BELDEN — Comparing this year’s drought and heat to the 1930s doesn’t seem reasonable to Lawrence Fuchs who lives in Belden.
Fuchs, born in 1927, was a young boy during the 30s growing up on a farm near Stanton.
After high school, Fuchs earned a degree in agriculture at the University of Nebraska, Lincoln. He and his wife, Julia, moved to Cedar County in 1954 when he became the administrator of the Farmers Home Administration, Hartington. When he took a position at the Belden Bank the family moved to Belden.
“It was a different life in the 30s. Everything was smaller. The farms were not so big then. There was more pasture back then and we did a lot of the farm work with horses,” Fuchs said. “The horses pulled the wagon through the field and the corn was picked by hand. The horses just kept walking a ways ahead of you, they knew what to do. You didn’t even look, you just kept swinging those ears in to the wagon if you wanted to pick a hundred bushels in a day.”
It was Fuchs’s job as a young boy during the summer months to herd the dairy cows up and down about four miles of road so they could eat the grass in the ditches.
“Our family fared better then some. We pumped water from Union Creek. We built a wood trough on bamboo poles across the field to get water to the other side of the field. Even in the dry years there was some alfalfa as the roots go down deep.”
During the 30s most farmers saved seed from the corn they had raised and used it for the next year’s planting. They would pick out the best seed ears.
Fuchs remembers his father did get a hold of some hybrid seed corn from a company in Iowa.
“We were able to get a better yield with the hybrid corn,” he said.
Thinking about the thirties brought back a lot of memories for Fuchs.
He remembered the hot nights and the skies lit up with lightning.
“It was dry lightning, time and time again you would see it, but it would not rain,” he said.
Not everyone had electricity at that time. With no air conditioning and no fans the windows were kept open to try and deal with the heat.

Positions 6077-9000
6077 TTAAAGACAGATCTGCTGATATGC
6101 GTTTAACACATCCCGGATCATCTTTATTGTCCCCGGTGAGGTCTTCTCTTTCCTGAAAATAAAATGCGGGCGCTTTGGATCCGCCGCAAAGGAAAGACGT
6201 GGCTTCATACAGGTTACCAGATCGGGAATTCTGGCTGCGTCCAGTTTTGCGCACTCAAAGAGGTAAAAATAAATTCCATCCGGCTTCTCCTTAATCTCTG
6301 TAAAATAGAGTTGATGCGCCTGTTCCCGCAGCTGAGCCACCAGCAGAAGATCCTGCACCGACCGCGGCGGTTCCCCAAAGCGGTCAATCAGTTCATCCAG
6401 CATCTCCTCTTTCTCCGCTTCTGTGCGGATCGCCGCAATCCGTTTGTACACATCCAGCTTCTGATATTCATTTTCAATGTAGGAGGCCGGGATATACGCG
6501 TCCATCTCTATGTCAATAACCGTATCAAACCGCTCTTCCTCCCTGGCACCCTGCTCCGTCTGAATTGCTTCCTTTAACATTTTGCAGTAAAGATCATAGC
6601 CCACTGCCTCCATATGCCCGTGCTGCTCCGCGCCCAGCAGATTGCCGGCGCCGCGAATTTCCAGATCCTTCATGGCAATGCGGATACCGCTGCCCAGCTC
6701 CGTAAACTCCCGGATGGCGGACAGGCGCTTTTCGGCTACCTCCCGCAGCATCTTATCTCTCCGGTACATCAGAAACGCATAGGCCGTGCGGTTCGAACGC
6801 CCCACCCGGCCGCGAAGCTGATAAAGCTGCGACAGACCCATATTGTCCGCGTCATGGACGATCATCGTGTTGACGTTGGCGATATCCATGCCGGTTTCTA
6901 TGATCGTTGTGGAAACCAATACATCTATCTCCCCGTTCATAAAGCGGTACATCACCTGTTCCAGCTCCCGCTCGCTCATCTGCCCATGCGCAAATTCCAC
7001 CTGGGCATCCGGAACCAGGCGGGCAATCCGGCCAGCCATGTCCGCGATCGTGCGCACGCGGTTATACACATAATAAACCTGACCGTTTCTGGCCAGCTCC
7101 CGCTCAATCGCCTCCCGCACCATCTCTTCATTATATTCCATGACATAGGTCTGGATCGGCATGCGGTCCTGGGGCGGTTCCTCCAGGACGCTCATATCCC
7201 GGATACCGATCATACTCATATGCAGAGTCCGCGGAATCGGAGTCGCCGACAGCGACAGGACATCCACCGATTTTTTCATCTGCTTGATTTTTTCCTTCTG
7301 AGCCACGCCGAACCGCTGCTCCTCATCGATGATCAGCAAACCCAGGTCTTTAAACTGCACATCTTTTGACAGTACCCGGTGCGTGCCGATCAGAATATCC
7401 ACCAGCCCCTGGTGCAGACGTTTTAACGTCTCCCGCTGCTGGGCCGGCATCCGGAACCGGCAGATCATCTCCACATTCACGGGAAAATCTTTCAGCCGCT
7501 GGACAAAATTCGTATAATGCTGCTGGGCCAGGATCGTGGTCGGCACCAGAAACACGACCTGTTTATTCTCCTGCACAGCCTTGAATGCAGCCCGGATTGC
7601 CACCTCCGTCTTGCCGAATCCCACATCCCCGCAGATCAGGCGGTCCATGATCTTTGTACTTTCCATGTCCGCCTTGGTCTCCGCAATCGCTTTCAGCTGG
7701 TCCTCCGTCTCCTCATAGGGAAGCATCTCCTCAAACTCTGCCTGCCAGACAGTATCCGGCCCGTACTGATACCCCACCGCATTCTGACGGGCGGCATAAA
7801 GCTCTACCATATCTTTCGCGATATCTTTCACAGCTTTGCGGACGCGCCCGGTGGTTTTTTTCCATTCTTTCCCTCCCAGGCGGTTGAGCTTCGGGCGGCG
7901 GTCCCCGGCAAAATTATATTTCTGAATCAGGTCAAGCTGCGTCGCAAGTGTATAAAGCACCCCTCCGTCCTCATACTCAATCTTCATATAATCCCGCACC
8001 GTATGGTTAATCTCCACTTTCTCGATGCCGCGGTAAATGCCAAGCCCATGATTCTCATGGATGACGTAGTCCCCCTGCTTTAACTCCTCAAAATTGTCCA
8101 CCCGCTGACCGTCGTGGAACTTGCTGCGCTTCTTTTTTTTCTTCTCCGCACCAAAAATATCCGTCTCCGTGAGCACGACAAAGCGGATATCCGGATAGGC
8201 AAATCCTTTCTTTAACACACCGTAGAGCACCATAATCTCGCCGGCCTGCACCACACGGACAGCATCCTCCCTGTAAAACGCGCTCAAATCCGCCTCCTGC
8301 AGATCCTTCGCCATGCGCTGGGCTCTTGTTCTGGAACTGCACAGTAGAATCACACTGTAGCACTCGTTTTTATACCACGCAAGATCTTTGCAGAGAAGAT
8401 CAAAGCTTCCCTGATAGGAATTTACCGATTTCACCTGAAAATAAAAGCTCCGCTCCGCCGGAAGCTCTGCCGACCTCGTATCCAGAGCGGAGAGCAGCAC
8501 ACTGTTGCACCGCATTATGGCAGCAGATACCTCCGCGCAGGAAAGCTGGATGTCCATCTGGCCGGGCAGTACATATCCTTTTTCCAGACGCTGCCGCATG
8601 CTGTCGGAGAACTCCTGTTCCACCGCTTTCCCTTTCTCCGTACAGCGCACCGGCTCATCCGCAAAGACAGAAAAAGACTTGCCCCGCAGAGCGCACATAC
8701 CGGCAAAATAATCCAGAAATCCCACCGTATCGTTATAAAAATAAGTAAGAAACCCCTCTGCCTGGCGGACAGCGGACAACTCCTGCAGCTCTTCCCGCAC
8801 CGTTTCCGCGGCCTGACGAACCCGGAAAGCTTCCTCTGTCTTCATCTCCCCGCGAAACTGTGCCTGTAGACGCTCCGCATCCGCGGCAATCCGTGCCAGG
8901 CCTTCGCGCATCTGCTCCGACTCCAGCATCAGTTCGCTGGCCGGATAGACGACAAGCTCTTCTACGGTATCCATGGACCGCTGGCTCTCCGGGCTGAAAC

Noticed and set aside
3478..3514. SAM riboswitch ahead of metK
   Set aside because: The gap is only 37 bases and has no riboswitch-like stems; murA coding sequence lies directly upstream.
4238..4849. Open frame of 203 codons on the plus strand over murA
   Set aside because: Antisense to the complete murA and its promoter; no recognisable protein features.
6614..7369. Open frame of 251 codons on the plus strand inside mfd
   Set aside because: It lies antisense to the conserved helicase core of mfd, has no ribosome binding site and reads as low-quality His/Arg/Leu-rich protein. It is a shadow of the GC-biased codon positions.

Sometimes people would climb out the upstairs bedroom windows and sleep on the porch roof at night to try and get some relief according to Fuchs.
The dust presented another problem according to Lawrence’s wife Julia, who grew up in southern Nebraska.
“It was so hot the doors would be left open. My mother would hang wet sheets in the doorway to try and keep the dust out of the house,” Julia said.
Lawrence remembered the skies would turn kind of dark when the dust storms came.
The red dust would came up from Oklahoma he said.
Fuchs remembers the abundance of grasshoppers.
“The grasshoppers were everywhere – they chewed on everything,” Fuchs said. “You could see them sitting on the barbwire fence – they would be lined up all the way down the wire.”
The family would go to town and haul back a wagon load of sawdust and oat hulls that had been mixed with poison.
They would spread it out on the ground by hand to kill the grasshoppers.
Most families had gardens and the women did a lot of canning.
Water could be scarce in the thirties. If you had water you carried it to the garden. People shared vegetables from the gardens with their neighbors.
“You lived off the land,” Fuchs said. “It was a different time back then.
We lived on money from the cream and eggs we sold and we ate the vegetables from the garden.”
Nothing was quite as sanitary back then. Everything is cleaner now Fuchs said.
“People just built up immunity to things back then. We would milk the cows and the milk would sometimes have flies in it. We still drank it,” Fuchs said.
The milk was kept in an ice box that sat in the corner of the kitchen. The cream was put down in the well to keep it cold. The house the family lived in had a deep basement and the eggs were kept down there.
Ice was cut in the winter months and hauled to the ice house and stored.
Julia’s family lived in town and bought the ice they needed.
It was a different life back then Fuchs said.